If, however, the return signal which was lost was a BOK signal, the BNOK return signal will be for the second or last block transmitted since only the second block transmitted by the transmitting station was actually in error. As a result, only this Second block need be repeated since the receiving station already has recorded the block for which the return signal was lost. When this occurs, the output of the block number comparison circuit applied to the lead 4C-96, 15A-96 indicates that the block numbers are the same and a negative potential appears on this lead. This negative potential is inverted by the inverter 6A-152 to cause a positive potential to be applied to the NOR gate 6A-151 thereby causing the output of that NOR gate to be negative so that no priming potential is applied to the priming input PIA of the flip-flops 6A-145 and 6A-146 at this time. On the other hand, the NOR gate 6A-150 is enabled at this time and causes a positive priming potential to be applied to the priming input PIB of the nip-flop SA-145. When the next beginning of block reset pulse is applied to the lead 6A-92b, only the ip-op 6A-145 is set to its l state with the ilip-op 6A-146 remaining set to its O state. The beginning of block reset pulse which then occurs one block later resets the flip-flop 6A-145 to its 0 state so that the output of the prime memory NOR gate 5B-141 remains at a positive potential for only one block instead of two-block duration which normally occurs when rerun is being made from memory.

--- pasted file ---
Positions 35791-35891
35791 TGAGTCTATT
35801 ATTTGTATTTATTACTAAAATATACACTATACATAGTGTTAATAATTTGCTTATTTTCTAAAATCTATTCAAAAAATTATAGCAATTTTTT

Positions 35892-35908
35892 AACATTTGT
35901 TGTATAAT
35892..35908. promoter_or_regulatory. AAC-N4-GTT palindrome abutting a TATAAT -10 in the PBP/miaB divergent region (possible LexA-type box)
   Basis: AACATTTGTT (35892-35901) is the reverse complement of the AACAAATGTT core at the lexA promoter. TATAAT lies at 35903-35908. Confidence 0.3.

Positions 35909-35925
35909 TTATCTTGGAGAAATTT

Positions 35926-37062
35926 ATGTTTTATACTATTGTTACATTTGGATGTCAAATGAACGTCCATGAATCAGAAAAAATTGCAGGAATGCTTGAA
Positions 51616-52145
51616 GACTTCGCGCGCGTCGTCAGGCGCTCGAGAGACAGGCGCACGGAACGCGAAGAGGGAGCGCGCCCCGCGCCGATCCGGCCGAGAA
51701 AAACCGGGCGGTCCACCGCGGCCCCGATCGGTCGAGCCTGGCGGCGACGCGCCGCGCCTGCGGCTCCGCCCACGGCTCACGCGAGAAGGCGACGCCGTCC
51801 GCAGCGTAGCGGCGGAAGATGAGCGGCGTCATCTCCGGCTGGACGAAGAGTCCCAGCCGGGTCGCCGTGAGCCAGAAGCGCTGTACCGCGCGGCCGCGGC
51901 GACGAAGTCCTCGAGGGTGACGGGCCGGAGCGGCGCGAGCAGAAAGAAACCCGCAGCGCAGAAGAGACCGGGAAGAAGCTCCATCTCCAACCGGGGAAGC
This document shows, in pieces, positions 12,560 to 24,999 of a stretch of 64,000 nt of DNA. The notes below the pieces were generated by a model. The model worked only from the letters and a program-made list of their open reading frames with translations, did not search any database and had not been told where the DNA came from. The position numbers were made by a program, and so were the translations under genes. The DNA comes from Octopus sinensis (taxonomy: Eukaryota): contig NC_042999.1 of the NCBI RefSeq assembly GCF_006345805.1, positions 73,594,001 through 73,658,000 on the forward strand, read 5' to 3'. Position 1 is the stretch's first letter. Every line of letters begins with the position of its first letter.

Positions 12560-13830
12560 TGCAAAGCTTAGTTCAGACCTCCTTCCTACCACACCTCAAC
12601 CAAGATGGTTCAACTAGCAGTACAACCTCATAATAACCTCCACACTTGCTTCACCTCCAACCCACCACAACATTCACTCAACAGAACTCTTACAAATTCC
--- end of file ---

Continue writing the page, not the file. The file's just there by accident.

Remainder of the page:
Of course as soon as any BNOK return signal is received by the answer-back logic of FIG. 5, the no-response flip-flop 5D-109 is reset to its O state upon application of the next beginning of block reset pulse thereby enabling the NOR gates QSC-153 and 6B-141, 6B-142 and 6B-143.